However, as a result of using wartime aircraft, parts were no problem and many of the maintenance personnel were World War II veterans, so readiness was quite high and the planes were often much better maintained than their USAF counterparts. In some ways, the postwar Air National Guard was almost like a flying country club and a pilot could often show up at the field, check out an aircraft and go flying. However, the unit also had regular military exercises that kept up proficiency, and in gunnery and bombing contests they would often score at least as well or better than active-duty USAF units, given the fact that most ANG pilots were World War II combat veterans.
Air Defense mission 
On 1 December 1947, under the command of First Air Force and Air Defense Command of the U.S. Army Air Force, the entire 101st Fighter Group was transferred to the Continental Air Command (CONAC) shortly after the U.S. Air Force was established on 18 September 1947 as a separate branch of the Armed Forces.
The 132d replaced their F-47 Thunderbolts with jet F-80C Shooting Stars in the summer of 1948, and were re-designated with the "Jet Propelled" suffix on 1 August. With the surprise invasion of South Korea on 25 June 1950, and the regular military's complete lack of readiness, most of the Air National Guard was federalized placed on active duty. The 132d was federalized on 10 February 1951 along with its parent 101st Fighter-Interceptor Group, later expanded to Wing status by Air Defense Command.
On 6 February 1952, the 132d was transferred to the 4711th Defense Wing, Presque Isle AFB, with no change of station or mission. With the pending end of its federalization period, the squadrons F-80C jets were transferred to the active-duty 49th Fighter-Interceptor Squadron, their replacement unit at Dow. It was released from active duty and returned to the control of the State of Maine on 1 November 1952.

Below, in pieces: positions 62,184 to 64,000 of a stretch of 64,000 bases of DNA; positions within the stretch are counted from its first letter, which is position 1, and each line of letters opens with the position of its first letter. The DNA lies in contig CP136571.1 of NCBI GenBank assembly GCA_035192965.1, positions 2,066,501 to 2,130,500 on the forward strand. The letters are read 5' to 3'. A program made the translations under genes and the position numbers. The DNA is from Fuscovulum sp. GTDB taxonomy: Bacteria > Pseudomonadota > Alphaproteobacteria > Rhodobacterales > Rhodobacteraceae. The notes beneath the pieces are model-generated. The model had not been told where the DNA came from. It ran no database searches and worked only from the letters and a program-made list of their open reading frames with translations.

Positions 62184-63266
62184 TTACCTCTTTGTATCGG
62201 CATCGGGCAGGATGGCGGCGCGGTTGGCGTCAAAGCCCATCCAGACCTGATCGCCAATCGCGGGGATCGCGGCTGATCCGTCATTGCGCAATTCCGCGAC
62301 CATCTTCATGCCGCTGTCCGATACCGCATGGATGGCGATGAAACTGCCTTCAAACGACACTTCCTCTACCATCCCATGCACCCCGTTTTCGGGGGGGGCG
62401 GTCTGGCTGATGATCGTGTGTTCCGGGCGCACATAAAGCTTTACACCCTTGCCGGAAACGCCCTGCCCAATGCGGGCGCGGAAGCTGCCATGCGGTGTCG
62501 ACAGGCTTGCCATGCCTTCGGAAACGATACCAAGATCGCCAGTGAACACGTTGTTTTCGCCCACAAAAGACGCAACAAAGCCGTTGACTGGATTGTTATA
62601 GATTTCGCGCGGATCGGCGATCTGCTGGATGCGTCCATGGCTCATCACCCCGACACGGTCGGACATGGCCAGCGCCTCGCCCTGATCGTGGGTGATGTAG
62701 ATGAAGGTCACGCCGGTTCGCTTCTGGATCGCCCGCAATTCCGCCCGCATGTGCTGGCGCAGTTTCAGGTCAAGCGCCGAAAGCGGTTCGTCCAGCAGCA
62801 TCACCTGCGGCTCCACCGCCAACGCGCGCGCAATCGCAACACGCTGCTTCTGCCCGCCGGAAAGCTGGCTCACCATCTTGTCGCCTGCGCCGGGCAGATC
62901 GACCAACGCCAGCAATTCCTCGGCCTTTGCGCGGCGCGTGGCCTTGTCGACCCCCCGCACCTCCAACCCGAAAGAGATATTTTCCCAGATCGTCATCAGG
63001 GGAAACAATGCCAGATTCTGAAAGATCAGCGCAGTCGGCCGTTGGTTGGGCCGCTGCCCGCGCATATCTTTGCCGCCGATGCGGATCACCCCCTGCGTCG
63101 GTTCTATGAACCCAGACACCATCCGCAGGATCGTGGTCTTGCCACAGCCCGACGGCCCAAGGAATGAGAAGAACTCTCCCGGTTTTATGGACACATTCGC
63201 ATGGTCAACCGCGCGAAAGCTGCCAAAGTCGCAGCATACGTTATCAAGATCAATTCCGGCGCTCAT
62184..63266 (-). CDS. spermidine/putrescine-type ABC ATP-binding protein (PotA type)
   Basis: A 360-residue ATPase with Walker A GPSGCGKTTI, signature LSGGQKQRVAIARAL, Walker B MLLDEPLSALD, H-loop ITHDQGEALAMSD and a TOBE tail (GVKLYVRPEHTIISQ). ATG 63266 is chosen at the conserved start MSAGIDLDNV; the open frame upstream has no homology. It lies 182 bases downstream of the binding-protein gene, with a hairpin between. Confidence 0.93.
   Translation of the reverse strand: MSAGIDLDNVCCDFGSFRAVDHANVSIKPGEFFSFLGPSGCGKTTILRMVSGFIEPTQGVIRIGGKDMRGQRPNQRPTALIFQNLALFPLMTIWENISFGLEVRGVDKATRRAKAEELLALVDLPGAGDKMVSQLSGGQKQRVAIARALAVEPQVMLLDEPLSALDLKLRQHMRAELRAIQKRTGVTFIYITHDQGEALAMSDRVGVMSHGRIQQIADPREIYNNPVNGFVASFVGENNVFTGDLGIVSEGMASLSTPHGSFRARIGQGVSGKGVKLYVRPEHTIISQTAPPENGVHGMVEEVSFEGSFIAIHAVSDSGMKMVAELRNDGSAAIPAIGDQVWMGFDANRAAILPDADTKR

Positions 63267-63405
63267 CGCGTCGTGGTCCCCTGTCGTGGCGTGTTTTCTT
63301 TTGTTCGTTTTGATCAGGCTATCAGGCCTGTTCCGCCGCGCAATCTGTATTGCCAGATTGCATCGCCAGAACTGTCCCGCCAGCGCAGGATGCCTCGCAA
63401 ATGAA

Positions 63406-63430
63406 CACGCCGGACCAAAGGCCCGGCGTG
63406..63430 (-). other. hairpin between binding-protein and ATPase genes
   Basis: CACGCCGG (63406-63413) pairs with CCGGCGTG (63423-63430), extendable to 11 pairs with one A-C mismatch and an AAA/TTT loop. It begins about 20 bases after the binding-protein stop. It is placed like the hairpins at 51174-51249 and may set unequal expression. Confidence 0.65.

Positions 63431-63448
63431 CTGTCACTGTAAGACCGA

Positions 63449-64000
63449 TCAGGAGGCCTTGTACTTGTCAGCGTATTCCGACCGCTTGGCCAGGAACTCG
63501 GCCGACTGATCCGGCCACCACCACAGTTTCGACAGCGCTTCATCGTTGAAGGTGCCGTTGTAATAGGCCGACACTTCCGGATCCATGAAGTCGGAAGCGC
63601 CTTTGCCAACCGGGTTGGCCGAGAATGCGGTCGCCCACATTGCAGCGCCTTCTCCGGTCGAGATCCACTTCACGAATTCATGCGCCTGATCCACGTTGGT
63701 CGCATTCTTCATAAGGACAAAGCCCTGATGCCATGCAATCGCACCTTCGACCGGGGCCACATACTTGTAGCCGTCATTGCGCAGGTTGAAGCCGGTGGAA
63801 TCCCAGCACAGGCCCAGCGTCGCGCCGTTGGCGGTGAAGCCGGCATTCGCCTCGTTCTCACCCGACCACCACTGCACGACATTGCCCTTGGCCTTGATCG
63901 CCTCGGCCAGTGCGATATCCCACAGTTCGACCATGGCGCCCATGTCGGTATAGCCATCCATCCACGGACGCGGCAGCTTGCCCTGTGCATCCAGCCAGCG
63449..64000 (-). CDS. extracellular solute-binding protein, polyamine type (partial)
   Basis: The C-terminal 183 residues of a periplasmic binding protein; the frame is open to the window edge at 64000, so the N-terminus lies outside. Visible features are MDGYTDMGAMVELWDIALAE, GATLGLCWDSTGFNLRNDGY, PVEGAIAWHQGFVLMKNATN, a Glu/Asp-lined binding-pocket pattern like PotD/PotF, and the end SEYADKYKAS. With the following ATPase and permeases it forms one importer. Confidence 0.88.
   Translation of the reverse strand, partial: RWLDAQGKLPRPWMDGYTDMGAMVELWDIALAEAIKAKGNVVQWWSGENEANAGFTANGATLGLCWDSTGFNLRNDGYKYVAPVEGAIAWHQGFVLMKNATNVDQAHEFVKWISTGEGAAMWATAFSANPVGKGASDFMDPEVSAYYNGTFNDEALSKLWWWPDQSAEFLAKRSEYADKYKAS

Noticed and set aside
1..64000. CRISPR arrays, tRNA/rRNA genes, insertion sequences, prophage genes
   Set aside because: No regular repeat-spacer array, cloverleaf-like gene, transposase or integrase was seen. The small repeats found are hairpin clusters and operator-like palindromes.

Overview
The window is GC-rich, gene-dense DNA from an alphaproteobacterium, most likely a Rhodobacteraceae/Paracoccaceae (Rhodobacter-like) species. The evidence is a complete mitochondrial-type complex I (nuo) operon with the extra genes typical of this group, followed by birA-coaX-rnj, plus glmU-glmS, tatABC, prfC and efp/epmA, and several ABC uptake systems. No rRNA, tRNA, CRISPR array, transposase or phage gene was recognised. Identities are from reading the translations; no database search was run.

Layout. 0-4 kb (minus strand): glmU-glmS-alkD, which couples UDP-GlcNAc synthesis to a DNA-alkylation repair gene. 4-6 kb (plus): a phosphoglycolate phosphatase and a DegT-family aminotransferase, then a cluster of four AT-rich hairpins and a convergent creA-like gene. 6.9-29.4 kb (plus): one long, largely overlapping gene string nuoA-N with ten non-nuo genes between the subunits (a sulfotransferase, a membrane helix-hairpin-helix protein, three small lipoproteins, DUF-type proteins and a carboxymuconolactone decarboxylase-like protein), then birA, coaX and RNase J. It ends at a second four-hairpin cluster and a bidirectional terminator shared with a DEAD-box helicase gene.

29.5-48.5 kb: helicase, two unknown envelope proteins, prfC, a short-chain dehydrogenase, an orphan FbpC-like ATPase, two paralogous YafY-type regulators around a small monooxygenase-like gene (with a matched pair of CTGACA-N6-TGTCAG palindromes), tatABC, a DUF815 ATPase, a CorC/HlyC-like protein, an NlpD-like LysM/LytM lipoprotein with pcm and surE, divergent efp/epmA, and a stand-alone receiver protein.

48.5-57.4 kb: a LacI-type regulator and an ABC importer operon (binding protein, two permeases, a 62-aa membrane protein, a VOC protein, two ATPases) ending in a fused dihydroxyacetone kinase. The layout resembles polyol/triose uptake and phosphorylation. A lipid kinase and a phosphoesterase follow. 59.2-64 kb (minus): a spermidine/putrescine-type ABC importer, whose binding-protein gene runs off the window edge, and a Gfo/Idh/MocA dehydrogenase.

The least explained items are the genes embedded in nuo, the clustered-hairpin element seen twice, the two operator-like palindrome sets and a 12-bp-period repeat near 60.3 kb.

Upon its return to Maine control, the 132d was re-equipped with F-51H Mustang prop-interceptors, however in 1954 the squadron would return to jet interceptors, the F-94A Starfire. The air defense mission for the Maine Air National Guard continued for the next twenty years, the squadron upgrading its aircraft every few years as more modern interceptors were passed down from Air Defense Command as they were replaced by new active-duty aircraft.
The ADC radar detection stations at Brunswick, Bucks Harbor, Caswell, Charleston and Topsham were ready to make detection and calls for a scramble. Within three minutes the 13sd could be airborne and heading for a prospective rendezvous point. After identifying any intruders, the interceptor aircraft were supposed to radio back to the Ground Control Interceptor (GCI) station for further instructions. Beginning in 1955, the squadron stood 24/7/365 runway alert at Dow AFB ready to respond to aircraft not readily identifiable by radar or pre-filed flight plans.